This article was published in Australian Dictionary of Biography, Volume 15, (MUP), 2000
Neil William George Macintosh (1906-1977), professor of anatomy and anthropologist, was born on 27 December 1906 at Marrickville, Sydney, only child of native-born parents Gregory Grant John Macintosh, art teacher, and his wife Darcy Emma, née Pratt. Neil attended (1920-25) Fort Street Boys' High School; he gained honours in history and English, and won an exhibition. At the University of Sydney (M.B., B.S., 1933), he studied medicine and received Blues for swimming in 1928, 1929 and 1930. He interrupted his course to spend two years jackerooing in western New South Wales.
After graduating, Macintosh served at Lewisham Hospital as registrar (1934-35) in the neurosurgical unit and as medical superintendent (1936-37). During 1937-39 he undertook postgraduate courses in Edinburgh, London and Budapest. The last months of peace were spent in general practice at Bathurst and Newcastle. Macintosh was mobilized in the Royal Australian Naval Reserve on 2 September 1939 and saw active service as surgeon lieutenant-commander in the Indian and Pacific oceans in H.M.A. ships Swan (1940-41) and Manoora (1941-42). In June 1942 he ceased full-time duty owing to illness. He remained in the R.A.N.R. until 1950. On 6 June 1942 at Christ Church, South Yarra, Melbourne, he had married 22-year-old Barbara Jean Cooley with Anglican rites; they were to be divorced in 1945.
Macintosh joined the department of anatomy at the University of Sydney as a demonstrator (1943), and was subsequently lecturer (1945-47) and senior lecturer (1948-49). He gained a diploma in anthropology from the university in 1950 for a thesis entitled 'Critical studies on the antiquity of Man in Australia; in addition, some facts relating to the possible origin, migration and affinities of Australians and Tasmanians'. Promoted to reader that year, he was appointed Challis professor of anatomy in 1955 and held the chair until 1973.
A lover of boats and ships and their ways, Macintosh wrote in his private correspondence of the 'so-called primitive' craft of low-technology societies and asked whether such craft might have enabled long migrations. During his war service he had criss-crossed the waters between Australia and Indonesia, which Australia's Aborigines had traversed to reach the southern continent. Those wartime memories helped to shape his scholarly work on the antiquity, migrations and place in human history of the indigenous people of Australia. Extensive and tenacious field-trips were the milestones of his research. He brought to them not only his energy and vision as a scholar, but also an extraordinary personality. An upright figure, open-faced, charismatic, sometimes abrupt, but one whose anger never lasted, he gave a sense of moment to all his ventures. A generation later the men he trained on these trips still recall 'When I was with Mac'.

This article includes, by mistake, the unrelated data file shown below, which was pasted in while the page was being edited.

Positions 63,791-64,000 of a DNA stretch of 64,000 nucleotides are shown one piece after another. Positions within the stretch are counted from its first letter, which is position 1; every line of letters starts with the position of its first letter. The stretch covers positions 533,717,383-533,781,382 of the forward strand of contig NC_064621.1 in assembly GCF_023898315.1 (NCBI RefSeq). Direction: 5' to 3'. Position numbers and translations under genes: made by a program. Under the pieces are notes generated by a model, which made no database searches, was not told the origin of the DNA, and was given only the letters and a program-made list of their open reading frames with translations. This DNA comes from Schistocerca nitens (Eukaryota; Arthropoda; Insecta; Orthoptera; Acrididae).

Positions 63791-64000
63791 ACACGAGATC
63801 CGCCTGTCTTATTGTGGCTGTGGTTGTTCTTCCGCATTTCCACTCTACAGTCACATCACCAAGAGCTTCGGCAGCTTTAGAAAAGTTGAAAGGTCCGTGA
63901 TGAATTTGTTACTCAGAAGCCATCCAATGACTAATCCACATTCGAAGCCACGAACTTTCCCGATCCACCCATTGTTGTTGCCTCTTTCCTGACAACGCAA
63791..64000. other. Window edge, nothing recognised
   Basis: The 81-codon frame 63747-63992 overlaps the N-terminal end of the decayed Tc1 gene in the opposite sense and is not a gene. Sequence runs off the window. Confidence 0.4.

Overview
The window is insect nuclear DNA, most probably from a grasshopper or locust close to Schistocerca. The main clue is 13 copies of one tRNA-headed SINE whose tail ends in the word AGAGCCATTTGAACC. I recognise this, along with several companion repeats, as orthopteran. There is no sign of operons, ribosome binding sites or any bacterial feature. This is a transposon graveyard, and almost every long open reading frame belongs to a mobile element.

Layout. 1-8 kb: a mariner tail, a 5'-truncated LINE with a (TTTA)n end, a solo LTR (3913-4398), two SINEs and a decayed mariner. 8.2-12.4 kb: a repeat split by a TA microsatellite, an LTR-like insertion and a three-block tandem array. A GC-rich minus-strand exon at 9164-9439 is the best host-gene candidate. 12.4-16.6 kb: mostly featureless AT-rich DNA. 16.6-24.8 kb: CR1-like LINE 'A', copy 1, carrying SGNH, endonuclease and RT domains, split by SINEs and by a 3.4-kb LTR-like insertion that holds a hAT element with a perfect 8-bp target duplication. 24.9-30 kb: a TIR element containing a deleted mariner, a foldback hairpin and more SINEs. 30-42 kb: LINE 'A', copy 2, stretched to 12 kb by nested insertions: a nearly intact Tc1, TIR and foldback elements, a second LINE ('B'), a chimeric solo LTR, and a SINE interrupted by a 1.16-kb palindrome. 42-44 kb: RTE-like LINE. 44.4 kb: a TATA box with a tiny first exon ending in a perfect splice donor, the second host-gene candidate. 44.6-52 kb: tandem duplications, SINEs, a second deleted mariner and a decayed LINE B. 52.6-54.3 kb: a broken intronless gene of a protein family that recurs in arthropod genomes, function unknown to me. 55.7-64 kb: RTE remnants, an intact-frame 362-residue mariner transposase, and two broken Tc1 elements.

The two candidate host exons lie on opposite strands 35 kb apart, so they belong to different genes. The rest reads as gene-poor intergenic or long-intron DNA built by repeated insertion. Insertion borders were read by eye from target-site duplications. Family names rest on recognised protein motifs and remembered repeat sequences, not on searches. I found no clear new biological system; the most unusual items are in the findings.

Macintosh produced over fifty scholarly publications and made important contributions to the knowledge of three features of Aboriginal history—its antiquity, its rich variation over time and place, and its origins in migratory arrivals. He studied every significant ancient bone and artefact available, and discovered or documented several of major significance. On 19 February 1965 at the registrar general's office, Sydney, he married Ann Margaret Scot Skirving, a granddaughter of Robert Scot Skirving and Sir Edmund Barton. She became his assistant and 'companion in his later work'. In a series of expeditions to Queensland in the 1960s Macintosh established the geological context of the fossilized Talgai skull which had been found near Warwick in 1886, and studied and publicized by (Sir) Edgeworth David and J. T. Wilson. Macintosh drew on the most modern techniques available to estimate the age of the skull at c.14,000 years, greatly enhancing its significance. In 1970 at Lake Nitchie, New South Wales, he and his technical officer Ken Smith excavated the 7000-year-old skeleton of a 6 ft 2 ins (188 cm) male. Macintosh and his team reassembled a necklace in which the profusion of Sarcophilus (Tasmanian Devil) canine teeth (162 from perhaps 100 animals) showed the importance of the deceased, suggested the practice of elite burials, and indicated that the region was more fertile than in recent times. Rarely seen without a pungent cheroot, Macintosh brought presence to two television films, both centred on human skeletal remains. The Talgai Skull (1968), a documentary film made by the Australian Broadcasting Commission, received the Australian Film Institute's Golden Reel award. For the British Broadcasting Corporation's The Long, Long Walkabout (1975) he acted as linkman for sites around Australia and South East Asia.